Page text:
Philip Guston
Hat 1976

Artwork details

Philip Guston 1913–1980
Date 1976
Medium Oil paint on canvas
Dimensions Support: 2032 x 2921 mm
Acquisition Presented by the American Fund for the Tate Gallery, courtesy of a private collector 1996
Not on display


Hat is a painting by the American artist Philip Guston. It is a large, landscape-format work that depicts a wide-brimmed hat in a space otherwise dominated by two horizontal areas of black and pinkish-red broken up by freely drawn lines. The hat, which is small relative to the rest of the space, sits roughly in the middle of the composition on a lined surface that resembles a brick wall or wooden fence. The pale lines in the black space above it and the black lines in the pinkish section below echo each other, visually uniting the two sections of the work. The hat bridges these sections, becoming the viewer’s object of focus.

Guston made Hat in his studio in Woodstock, New York, in 1976. He created it by painting on a linen canvas tacked to a wall. The work contains three layers of oil paint: the first is an opaque grey mixture, which functions as an undercoat, over which Guston used broad brushstrokes to apply the prominent black and pinkish-red layers. While this second layer was still wet, Guston applied a wider range of colours (orange, green, blue and white) on top of it using broad and narrow brushes, mixing the colours. The artist has signed the work at the bottom-right of the canvas.

In 1986 the art critic and curator Robert Storr observed a recurring compositional format running through Guston’s post-1970 works, stating that ‘usually the scene is set by a simple horizontal division of the canvas, each half dominated by a single hue – most often blue or black opposite red or roseate greys – and the resulting space is almost closed off by the density of pigment and colour’ (Storr 1986, p.66). With its dark top section and thinner reddish band at the base of the image, the composition of Hat conforms to Storr’s description. The space Guston has created in the work is dominated by the presence of colour and the thick layers of paint. Storr goes on to conclude of Guston’s works of this period that ‘their atmosphere is … heavy and airless’ (Storr 1986, p.66). This description could also be applied to Hat, in which the absence of scale and the indistinct setting of the image creates a disorientating sense of space. Guston often painted individual objects embedded within such closed spaces, as can be seen in his firm placement of the hat on the ‘horizon’. A similar composition can be seen in Red Sky 1978 (Collection of Mr and Mrs Gerald Lennard, Wainscott, New York), in which a row of paint cans filled with brushes sits on the intersection between the red upper and black lower sections of the canvas.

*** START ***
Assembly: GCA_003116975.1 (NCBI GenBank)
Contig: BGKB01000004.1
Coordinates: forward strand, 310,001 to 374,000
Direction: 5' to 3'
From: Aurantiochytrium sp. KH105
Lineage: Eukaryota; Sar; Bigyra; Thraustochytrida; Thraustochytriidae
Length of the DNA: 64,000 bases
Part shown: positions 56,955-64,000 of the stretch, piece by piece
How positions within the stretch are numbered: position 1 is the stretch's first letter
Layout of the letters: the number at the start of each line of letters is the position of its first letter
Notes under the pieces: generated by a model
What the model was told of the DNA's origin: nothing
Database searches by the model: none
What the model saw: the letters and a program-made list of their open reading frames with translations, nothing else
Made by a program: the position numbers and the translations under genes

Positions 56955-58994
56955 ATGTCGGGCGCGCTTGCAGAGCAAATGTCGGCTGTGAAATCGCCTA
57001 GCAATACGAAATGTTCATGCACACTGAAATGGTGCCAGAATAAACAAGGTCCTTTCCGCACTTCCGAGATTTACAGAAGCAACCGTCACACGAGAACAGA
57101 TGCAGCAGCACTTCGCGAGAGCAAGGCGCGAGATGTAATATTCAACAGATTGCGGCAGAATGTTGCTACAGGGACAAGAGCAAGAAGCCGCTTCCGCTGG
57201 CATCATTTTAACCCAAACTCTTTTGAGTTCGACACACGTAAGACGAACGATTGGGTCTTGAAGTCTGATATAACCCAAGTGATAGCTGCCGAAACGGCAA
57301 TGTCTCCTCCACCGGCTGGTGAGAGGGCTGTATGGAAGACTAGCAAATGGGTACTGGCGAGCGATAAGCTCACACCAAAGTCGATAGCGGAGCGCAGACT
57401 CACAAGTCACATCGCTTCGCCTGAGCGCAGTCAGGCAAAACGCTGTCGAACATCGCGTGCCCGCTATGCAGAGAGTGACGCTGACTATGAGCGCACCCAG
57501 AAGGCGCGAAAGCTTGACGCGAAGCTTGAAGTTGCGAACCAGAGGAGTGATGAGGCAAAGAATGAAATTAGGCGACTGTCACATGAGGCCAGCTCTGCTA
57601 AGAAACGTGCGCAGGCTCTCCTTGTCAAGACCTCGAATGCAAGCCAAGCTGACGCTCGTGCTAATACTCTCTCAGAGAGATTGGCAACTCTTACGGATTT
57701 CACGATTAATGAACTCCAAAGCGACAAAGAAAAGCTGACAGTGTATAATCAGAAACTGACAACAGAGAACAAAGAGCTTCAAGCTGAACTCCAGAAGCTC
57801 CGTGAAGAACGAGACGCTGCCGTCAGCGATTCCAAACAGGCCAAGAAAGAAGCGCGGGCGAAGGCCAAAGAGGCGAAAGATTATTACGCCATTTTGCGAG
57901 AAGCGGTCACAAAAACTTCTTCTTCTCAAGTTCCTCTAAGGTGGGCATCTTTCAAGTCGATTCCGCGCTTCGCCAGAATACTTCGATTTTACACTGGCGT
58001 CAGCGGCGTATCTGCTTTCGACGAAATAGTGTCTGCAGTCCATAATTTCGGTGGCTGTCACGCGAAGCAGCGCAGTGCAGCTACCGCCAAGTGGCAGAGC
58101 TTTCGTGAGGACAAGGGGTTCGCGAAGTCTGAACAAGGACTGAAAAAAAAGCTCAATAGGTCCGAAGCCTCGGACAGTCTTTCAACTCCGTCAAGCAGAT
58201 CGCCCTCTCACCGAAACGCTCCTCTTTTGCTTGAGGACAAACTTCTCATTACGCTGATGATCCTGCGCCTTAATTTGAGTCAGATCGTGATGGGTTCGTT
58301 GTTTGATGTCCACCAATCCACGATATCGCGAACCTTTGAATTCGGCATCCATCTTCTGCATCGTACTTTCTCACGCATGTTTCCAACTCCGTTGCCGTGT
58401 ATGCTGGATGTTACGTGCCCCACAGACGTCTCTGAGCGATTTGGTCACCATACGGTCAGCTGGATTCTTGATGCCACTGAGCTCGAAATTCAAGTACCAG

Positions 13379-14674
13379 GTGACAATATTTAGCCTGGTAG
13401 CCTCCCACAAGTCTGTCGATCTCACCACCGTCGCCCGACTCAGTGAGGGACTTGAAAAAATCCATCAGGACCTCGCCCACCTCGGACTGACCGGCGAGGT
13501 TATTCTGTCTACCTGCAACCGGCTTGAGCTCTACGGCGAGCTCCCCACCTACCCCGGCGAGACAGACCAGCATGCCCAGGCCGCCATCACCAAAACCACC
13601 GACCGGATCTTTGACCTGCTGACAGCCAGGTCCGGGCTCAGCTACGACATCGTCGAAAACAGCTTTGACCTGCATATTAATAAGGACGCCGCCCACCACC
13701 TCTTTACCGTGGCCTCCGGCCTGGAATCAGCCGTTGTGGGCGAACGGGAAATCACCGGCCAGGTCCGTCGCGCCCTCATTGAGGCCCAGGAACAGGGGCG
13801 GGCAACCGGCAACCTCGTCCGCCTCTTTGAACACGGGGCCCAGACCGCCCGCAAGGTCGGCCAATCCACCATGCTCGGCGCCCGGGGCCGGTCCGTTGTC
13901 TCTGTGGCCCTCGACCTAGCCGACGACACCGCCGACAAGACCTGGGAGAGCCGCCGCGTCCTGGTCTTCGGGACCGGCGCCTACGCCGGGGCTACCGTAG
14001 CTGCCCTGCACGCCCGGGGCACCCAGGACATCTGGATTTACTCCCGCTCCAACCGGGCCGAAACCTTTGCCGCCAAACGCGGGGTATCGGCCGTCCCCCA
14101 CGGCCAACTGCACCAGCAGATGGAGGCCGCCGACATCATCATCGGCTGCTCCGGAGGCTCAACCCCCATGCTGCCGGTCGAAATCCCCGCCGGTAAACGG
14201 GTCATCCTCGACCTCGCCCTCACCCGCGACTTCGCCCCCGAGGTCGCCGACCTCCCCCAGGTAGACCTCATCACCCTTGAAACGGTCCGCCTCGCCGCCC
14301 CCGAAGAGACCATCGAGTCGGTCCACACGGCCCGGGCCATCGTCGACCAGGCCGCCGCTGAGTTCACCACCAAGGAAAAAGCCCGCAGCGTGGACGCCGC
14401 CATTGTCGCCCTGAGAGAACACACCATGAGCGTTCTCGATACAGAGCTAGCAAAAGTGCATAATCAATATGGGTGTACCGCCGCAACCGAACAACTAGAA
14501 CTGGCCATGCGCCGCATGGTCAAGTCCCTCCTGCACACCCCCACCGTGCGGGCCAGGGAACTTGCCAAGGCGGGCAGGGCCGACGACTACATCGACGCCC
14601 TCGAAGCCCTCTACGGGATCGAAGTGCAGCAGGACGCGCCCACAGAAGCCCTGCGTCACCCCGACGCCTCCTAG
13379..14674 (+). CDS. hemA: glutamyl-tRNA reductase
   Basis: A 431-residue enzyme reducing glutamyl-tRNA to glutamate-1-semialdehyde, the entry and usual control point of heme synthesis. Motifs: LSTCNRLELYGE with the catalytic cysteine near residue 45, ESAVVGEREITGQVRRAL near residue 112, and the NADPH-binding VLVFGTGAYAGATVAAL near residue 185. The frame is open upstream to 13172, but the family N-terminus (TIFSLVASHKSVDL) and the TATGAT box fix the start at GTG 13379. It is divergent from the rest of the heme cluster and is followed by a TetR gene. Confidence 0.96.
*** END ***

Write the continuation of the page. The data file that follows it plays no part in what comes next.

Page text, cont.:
Storr observed further that the wide range of objects Guston depicts in his paintings were inspired by the artist’s own experiences and memories, as well as ‘the everyday objects that surrounded him, the things that filled [his] work were painted on small panels as “statements of fact” before being incorporated into larger works, where they became the nouns, verbs and punctuation of his stories’ (Storr 1986, p.66). This refers to a 1980 interview in which Guston commented that he was attracted to the simplicity of depicting these objects: ‘there can be nothing more startling than a simple statement of fact, in a certain form’ (quoted in Storr 1986, p.66). In Hat, the work’s title draws attention to the central object in the picture, presented without elaborate detail and matching the overall colour scheme but with enough clarity to constitute a ‘statement of fact’.

By 1976 the cartoon-like treatment of Hat had become an established style in Guston’s work. This style had proved controversial when he had first revealed it in 1970 at an exhibition of thirty-three paintings and eight drawings at the Marlborough Gallery, New York, for which the majority of reviews were highly negative or expressed confusion about the new direction Guston had taken. For Guston, however, this new style (and to some extent his return to figuration) offered him the chance of greater freedom than was allowed by abstract expressionism, as he explained in 1970: ‘I got sick of all that Purity! Wanted to tell Stories’ (quoted in Storr 1986, p.52).

Further reading
Robert Storr, Philip Guston, New York 1986.
William Corbett, Philip Guston’s Late Work: A Memoir, Cambridge, Massachusetts 1994, reproduced p.79.
Michael Auping, Philip Guston: Retrospective, exhibition catalogue, Modern Art Museum of Fort Worth, Fort Worth 2003.

Jo Kear
September 2015

Supported by Christie’s.

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